‘I know when I’m being turned into a villain – and that’s when I turned to my sergeant and I stated the understatement of the century. I said, “Sarge, I think we’re going to need a few more people down here,”‘ she testified.
She said Biggs and another Proud Boy, Ryan Samsel, ripped the first barricade down and approached the officers’ bike racks.
Edwards and other Capitol Police officers braced the bike racks.
‘I felt the bike rack come on top of my head and I was pushed backwards and my foot caught the stair behind me and my chin hit the handrail and then – at that point I blacked out – but the back of my head clipped the concrete stairs behind me,’ she said.
Cheney asked the officer if she was knocked unconscious and she answered in the affirmative.
‘Yes ma’am,’ Edwards answered to Cheney’s second question – whether she returned to duty.
Edwards said she tried to hold the West Front of the Capitol and was overpowered there. Washington, D.C.’s Metropolitan Police Department officers showed up to assist, allowing Edwards to fall behind the line.
‘For awhile I started decontaminating people who had gotten sprayed and treating people medically who needed it,’ she recalled. ‘So after awhile I got back on the line, it was on the House side of the lower west stairs … and officer Sicknick was behind me.’
‘All of the sudden I see movement to the left of me, and it was officer Sicknick with his head in his hands and he was ghostly pale,’ she said. ‘Which I figured at that point he had been sprayed, and I was concerned. My cop alarm bells wetn off.’
She said if Sicknick would have been hit with pepper spray he would have turned red, not pale.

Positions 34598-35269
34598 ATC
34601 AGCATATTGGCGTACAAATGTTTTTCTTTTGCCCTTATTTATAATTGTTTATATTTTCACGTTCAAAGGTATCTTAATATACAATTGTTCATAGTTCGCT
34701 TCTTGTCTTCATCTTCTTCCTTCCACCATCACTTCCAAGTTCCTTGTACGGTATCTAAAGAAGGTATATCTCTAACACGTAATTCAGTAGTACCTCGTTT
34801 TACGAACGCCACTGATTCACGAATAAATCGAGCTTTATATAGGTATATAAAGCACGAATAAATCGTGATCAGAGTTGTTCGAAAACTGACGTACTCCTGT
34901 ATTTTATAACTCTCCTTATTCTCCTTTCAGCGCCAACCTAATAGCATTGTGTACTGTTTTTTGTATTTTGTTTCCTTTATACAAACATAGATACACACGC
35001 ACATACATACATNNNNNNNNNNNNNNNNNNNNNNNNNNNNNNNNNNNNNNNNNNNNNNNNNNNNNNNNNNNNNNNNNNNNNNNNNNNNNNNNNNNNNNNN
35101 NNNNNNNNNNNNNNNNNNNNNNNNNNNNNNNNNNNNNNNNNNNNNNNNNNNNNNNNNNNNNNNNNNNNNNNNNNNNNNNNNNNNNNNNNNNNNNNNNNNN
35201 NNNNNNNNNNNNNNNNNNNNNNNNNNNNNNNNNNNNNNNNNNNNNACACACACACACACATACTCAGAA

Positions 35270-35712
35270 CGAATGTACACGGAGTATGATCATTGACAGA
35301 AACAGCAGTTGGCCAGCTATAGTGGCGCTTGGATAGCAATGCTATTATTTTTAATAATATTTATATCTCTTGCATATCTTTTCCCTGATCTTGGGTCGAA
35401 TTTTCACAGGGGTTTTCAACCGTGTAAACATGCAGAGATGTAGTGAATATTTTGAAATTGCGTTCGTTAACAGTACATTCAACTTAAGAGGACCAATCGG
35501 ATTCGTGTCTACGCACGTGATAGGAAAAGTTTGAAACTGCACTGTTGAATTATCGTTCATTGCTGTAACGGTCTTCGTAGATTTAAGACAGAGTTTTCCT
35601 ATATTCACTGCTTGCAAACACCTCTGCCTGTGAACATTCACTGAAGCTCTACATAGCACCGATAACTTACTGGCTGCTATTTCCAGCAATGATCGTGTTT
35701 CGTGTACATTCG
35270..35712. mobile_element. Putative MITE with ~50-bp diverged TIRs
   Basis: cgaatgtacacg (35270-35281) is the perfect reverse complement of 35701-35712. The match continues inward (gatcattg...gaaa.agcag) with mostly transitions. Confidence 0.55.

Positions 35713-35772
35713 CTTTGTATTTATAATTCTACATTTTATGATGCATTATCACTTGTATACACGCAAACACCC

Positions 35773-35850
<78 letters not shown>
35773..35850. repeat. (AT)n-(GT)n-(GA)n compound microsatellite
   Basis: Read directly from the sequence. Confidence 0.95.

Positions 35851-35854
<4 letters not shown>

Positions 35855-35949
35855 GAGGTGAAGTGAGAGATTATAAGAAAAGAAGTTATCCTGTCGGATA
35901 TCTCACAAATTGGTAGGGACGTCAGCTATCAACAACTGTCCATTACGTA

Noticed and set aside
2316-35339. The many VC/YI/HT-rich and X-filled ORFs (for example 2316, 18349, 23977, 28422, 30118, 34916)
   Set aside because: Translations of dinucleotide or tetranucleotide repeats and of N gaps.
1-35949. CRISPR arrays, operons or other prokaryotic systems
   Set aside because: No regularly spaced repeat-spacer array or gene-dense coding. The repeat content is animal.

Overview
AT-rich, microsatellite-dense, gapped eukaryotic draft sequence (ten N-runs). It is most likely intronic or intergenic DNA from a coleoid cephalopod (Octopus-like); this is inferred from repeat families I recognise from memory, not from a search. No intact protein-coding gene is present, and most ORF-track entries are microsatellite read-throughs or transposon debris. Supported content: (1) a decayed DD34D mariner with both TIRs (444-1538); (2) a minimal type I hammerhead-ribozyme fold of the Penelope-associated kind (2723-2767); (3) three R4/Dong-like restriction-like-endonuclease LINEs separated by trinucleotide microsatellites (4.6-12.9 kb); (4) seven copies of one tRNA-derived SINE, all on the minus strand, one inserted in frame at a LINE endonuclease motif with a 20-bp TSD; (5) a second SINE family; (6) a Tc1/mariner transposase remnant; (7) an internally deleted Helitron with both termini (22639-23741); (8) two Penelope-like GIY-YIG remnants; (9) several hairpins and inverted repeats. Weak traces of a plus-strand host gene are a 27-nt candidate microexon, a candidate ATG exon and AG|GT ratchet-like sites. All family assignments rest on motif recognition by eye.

Sicknick died the next day. His family members were in the audience Thursday night.
‘And so I looked back to see what had happened, what had hit him and that’s when I got sprayed in the eyes as well,’ she said. ‘I was taken to be deconatminated by another officer but we didn’t get a chance because I got tear-gassed.’
Cheney then played a video where it appeared Edwards got sprayed.
At the top of her testimony, she compared what she endured to the experiences of her veteran grandfather, who fought in the Korean War and ‘lived with the rest of his days with bullets and shrapnel in his legs, but never once complained about his sacrifice’.
‘I was called a lot of things on January 6, 2021 and the days after. I was called Nancy Pelosi’s dog, called incompetent, called a hero and a villain.
‘I was called a traitor to my country, my oath and my Constitution. In actuality, I was none of those things. I was an American standing face to face with other Americans, asking myself, how many times, many, many, times, how we had gotten here?
‘I have been called names before, but never had my patriotism or duty been called into question. I, who got up every day, no matter how early the hour or how late I got in the night before, to put on my uniform and to protect America symbol of democracy. I, who spent countless hours in the baking sun and freezing snow to make sure that America’s elected officials were able to do their job. I, whose literal blood, sweat and tears were shed that day defending the building that I spent countless holidays and weekends working in,’ Edwards said.